As with Objects, Lists are a powerful aspect of FLOGramming. In this module we’ll introduce List concepts, explaining what they are, how they work, and coach you through some simple exercises to help you best use them in your own FLOs!


Course Material


As with Objects, Lists are a powerful aspect of FLOGramming. In this module we’ll introduce List concepts, explaining what they are, how they work, and coach you through some simple exercises to help you best use them in your own FLOs!

Overview

As with Objects, Lists are a powerful aspect of FLOGramming. In this module we’ll introduce List concepts, explaining what they are, how they work, and coach you through some simple exercises to help you best use them in your own FLOs!

What is a List?

To most of us, the term “list” evokes our weekly trip to the grocery store. Maybe you have a shopping list that looks like this …

In the context of FLOGramming, lists are a collection of values all of the same Azuqua data type.

What are Lists Used for?

Now that you have an understanding of what Lists are, you may ask, “What are Lists Used For?” Let’s discuss some of the scenarios that you may see them in!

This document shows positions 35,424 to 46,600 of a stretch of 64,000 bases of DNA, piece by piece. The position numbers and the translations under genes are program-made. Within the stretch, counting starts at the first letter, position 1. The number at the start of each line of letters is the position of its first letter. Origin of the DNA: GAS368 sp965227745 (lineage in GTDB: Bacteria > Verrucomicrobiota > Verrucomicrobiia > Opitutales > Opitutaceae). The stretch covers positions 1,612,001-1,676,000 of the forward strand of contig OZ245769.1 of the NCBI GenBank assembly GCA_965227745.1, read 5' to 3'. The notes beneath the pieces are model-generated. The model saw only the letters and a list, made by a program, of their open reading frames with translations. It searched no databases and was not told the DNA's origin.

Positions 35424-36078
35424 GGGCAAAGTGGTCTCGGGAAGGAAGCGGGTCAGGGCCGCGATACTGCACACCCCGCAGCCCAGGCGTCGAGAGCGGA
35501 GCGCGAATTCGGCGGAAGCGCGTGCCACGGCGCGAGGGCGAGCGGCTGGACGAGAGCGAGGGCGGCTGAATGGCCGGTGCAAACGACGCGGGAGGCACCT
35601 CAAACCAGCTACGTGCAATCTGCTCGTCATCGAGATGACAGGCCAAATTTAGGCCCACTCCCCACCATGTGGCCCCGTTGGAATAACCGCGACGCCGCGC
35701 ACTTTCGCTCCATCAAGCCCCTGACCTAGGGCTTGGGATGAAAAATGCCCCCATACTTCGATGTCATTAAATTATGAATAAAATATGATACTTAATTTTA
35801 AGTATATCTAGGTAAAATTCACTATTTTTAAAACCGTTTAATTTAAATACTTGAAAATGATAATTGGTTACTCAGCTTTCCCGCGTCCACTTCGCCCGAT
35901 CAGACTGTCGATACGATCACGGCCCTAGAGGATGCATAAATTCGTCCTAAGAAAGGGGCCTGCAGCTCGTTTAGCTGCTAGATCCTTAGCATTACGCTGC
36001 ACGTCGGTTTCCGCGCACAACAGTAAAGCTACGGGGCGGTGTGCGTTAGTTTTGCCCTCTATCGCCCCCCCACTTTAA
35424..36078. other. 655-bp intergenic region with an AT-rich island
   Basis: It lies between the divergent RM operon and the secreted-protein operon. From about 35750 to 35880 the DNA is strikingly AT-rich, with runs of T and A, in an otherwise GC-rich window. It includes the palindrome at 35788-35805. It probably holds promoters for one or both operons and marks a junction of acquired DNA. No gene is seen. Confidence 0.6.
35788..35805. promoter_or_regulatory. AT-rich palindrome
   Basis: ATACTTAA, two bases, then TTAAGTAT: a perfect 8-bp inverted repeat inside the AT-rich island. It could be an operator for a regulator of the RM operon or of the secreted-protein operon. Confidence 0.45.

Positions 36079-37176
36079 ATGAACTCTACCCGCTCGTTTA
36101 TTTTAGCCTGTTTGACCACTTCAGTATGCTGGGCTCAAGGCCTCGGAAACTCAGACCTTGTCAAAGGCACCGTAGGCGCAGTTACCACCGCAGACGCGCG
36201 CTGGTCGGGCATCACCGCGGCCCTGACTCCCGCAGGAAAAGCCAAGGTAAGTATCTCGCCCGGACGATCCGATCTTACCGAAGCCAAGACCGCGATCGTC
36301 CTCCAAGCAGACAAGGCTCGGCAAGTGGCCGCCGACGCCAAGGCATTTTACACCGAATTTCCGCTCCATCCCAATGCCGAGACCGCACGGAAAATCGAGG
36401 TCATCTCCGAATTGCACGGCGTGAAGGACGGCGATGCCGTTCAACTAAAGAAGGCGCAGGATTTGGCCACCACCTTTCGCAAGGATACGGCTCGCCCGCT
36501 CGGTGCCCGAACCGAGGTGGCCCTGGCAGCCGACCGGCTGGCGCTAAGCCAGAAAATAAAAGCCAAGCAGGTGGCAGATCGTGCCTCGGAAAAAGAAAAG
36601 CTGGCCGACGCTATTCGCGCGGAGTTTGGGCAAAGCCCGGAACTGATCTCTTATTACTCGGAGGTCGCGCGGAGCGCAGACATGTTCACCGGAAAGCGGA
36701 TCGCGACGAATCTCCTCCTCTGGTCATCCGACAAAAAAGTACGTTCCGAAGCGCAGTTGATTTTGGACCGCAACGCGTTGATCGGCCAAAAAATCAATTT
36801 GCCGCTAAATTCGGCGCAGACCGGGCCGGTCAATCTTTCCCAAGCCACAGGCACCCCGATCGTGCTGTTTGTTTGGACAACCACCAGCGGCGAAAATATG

Real-world scenarios: - (Project Management) I need to find all people who have not yet completed their tasks, and send them an email! - (Sales) I need to retrieve all rows from a spreadsheet and figure out who has landed the largest deal this quarter - (Customer Success)I have a table full of customer data, and I need to email each of the CSMs whose customers are still onboarding to see how it’s going - Hint: some CSMs have multiple customers, but I only want to email them once

These are but a few of a tremendous number of use cases where you’ll use List functionality found within Designer. With all this in mind, let’s learn how Lists work!

List Types

Before we work additional examples, it’s important to note that there are several types of lists that Designer can handle.

Lists support several common types including:

  • Text
  • Number
  • Object

Text

The Text type represents words. You may have heard this in programming terms referenced as “string”.

These elements have an “Aa” symbol on the adjacent drop-down as follows:

Number

Numbers are very much like working with Text. Designer indicates a number by the “123” icon adjacent to any number field.

With this example it’s important to check your List Output. Clicking the logo next to the List output gives you a drop-down that allows you to select the List Type. Here - make sure you select “123” for Number.

This last step is a common stumbling block when you’re new at using lists. Type is important!

Objects

You can also have Lists of Objects. The output of this is in a format called JSON (covered in the module “API and JSON - Fundamentals”).

Lists of objects are represented by a cylinder icon:

Common List Function Cards

Let’s review some of the most common cards you’ll find yourself using to build fantastic FLOs.

In Designer, list functions let you create, manipulate, and retrieve data from a list.

Card Common Uses
At - Retrieve an item from a list by the index of the item - Example = Wrike (list >> at index 0)